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period, four — namely, Tenali, Gudivada, Nuzvid, and Guntur — are in
Kistna. Some of this growth is due to immigration, chiefly from
Nellore and Vizagapatam. It is most conspicuous in the delta ; but
even there, except in Tenali, the density of the population is still much
less than in the neighbouring delta of the Godavari, and the rates of
increase will probably continue to be high in future. The chief towns
are the municipalities of Masulipatam, Bezwada, and Guntur, while
Chirala and Tenali are the two most populous Unions. Of the total
population, 1,912,914, or 89 per cent., are Hindus; 132,053, or 6 per
cent., Musalmans ; and 101,414, or 5 per cent., Christians. The
number of these last almost trebled during the twenty years ending
1901, and between 1891 and 1901 advanced by nearly 33,000, a larger


increase than in any other District. In 1901 Christians formed a
higher proportion of the population than in any other District north
of Madras City.

Five per cent, of the people speak Hindustani. Telugu is the
vernacular of practically all the rest, and is the prevailing language
in every taluk. A peculiarity of the population is that it comprises
fewer females than males, there being 976 of the former to every 1,000
of the latter. This characteristic occurs also in six other Districts
which form, with Kistna, a fairly compact block of country in the
centre of the Presidency.

Of the Hindus, 97 per cent, belong to Telugu castes. The Kammas
(311,000) and Telagas (cultivators, 148,000) are in greater strength
than in any other District ; as also are the Madigas (leather-workers,
142,000), the Telugu Brahmans (106,000), and the Komatis (traders,
81,000). Brahmans of all classes number nearly 6 per cent, of the
total Hindu and Animist population, which is an unusually high
proportion. Among other castes which are commoner in Kistna than
elsewhere may be mentioned the Bogams (dancing-girls), and the three
beggar communities of the Bandas, Budubudukalas, and Vipravi-
nodis. The latter beg only from Brahmans, and will only do their
juggling tricks, for which they are famous, if a Brahman be present.
Of the Musalmans, an overwhelmning majority returned themselves
as Shaikhs, but Pathans and Saiyids are fairly plentiful, while Mughals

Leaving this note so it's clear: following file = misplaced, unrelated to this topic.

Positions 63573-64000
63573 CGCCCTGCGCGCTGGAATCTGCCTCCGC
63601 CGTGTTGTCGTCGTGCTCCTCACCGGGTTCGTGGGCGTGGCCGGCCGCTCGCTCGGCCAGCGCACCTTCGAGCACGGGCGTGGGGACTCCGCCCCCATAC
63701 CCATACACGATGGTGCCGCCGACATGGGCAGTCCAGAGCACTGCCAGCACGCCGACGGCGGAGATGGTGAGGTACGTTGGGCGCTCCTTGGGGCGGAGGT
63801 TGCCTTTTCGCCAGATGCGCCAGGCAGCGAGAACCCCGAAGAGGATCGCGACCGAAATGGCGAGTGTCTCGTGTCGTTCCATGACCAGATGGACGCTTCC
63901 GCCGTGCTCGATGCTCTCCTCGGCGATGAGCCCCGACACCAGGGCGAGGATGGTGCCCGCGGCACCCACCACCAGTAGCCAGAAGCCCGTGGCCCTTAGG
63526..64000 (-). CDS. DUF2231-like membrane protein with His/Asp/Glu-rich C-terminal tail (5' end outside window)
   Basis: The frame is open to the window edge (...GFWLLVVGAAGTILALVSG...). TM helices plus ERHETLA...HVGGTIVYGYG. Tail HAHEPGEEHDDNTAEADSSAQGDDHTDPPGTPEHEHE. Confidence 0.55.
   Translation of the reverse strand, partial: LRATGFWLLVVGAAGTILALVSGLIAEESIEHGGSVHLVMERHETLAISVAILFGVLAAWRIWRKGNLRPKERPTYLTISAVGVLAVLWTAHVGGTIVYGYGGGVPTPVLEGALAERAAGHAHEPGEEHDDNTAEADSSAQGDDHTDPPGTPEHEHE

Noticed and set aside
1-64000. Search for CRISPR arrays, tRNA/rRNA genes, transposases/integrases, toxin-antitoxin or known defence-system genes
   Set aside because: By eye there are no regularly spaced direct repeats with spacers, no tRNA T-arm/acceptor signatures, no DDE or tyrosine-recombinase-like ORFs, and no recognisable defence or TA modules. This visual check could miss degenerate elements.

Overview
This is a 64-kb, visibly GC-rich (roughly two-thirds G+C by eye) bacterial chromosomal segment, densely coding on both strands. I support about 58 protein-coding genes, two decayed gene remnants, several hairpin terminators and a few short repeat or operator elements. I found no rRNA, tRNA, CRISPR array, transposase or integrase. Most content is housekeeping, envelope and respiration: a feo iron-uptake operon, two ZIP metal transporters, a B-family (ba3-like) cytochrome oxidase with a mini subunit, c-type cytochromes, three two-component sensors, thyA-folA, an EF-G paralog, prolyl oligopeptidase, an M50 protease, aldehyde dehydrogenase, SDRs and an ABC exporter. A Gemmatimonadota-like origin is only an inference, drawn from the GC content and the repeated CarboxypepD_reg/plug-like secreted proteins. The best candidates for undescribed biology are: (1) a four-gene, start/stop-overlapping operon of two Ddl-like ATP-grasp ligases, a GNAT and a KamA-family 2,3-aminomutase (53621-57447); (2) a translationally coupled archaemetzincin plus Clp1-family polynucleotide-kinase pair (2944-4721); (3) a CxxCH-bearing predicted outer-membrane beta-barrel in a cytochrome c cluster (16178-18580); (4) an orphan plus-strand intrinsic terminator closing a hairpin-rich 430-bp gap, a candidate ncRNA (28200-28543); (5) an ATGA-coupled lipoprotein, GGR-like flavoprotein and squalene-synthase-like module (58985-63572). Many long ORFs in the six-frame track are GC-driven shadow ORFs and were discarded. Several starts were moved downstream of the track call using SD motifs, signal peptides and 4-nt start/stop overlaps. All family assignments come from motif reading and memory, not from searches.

are more than twice as numerous as in any other District.

The occupations of the people differ singularly little from the normal.
Agriculture, as usual, enormously preponderates.

At the Census of 1901 there were 101,414 Christians in Kistna
District, of whom 100,841 were natives. The most numerous sect is
that of the Baptists (39,027). The Lutheran and allied denominations
number 34,877 ; while the Roman Catholic and Anglican communions
are fairly equal in strength, possessing 14,511 and 11,157 members

The pioneers of Christianity in the District belonged to the Roman
Catholic Church, being Jesuits who came out to India after the found-
ing of the well-known mission at Madura. Little is now on record
regarding their operations, but it is clear that their efforts were less
continuous and strenuous than in Districts farther south. The
suppression of the Society of Jesus in 1773 almost entirely checked
their enterprise, and for many years few priests were left in the District,
and some of the converts went back to Hinduism. In 1874 matters
revived, four priests coming out from Mill Hill; and since then more
has been done.

The Protestant missions are of much more recent origin. The best
known of their missionaries, the Rev. Robert Noble, came to Masuli-




patam in 1841 under the auspices of the Church Missionary Society,
and worked there without intermission for twenty years, founding the
college at Masulipatam which bears his name. The American Lutheran
Mission was started at Guntur in 1842. Its converts are chiefly from
the lower castes, and it works at Guntur and Narasaraopet. The Bap-
tists began operations in 1866, but their converts outnumber those of
any other denomination.

As has been mentioned, the District consists of three dissimilar areas :
namely, the Palnad and the neighbouring tracts, where much of the
soil is formed of detritus from the hills • the wide
plain of the rest of the uplands, where it is black
cotton soil ; and the delta, which is for the most part alluvial. Agri-
cultural practice naturally differs according to the soil, the lighter land
requiring only slight showers, the cotton country needing a thorough
soaking, and the delta having to wait until the floods come down the
river. There are three general classes of crop, corresponding more or
less to the seasons : namely, the punasa, or early crop, sown just after
the first burst of the monsoon in May or June ; the pedda, or big crop,
between July and September ; and the/a/>a, or late crop, put down in
November. The sowing of the ' wet ' land is principally done from
July to October, by the middle of which month more than four-fifths
of it should have been completed.

As much as one-fourth of the District consists of zamindari and
inam lands. For the former of these no detailed particulars are on
record. The area for which accounts are kept is 6,487 square miles,
details of which, for 1903-4, are appended : —



Xandisjama .
Sattanapallc .
Tenali .
Palnad .
Vinukonda .


Area shown
in accounts.






5 2 3





























3 2 5



4 S 5












The staple crop is rice, which in 1903-4 occupied 860 square
miles, or 25 per cent, of the total area under cultivation. This is
of two main kinds : white paddy, which is irrigated and transplanted ;
and black paddy, which grows with the help of rain alone. The


latter is found only in two or three Districts besides Kistna, and is
largely exported to Jaffna. Cholam {Sorghum vulgare), which occupied
590 square miles in 1903-4, is the principal ' dry ' cereal crop, and
next in importance is cambu (Pennisetum typhoideum). Of industrial
crops, cotton, which is chiefly produced in Palnad and Sattanapalle,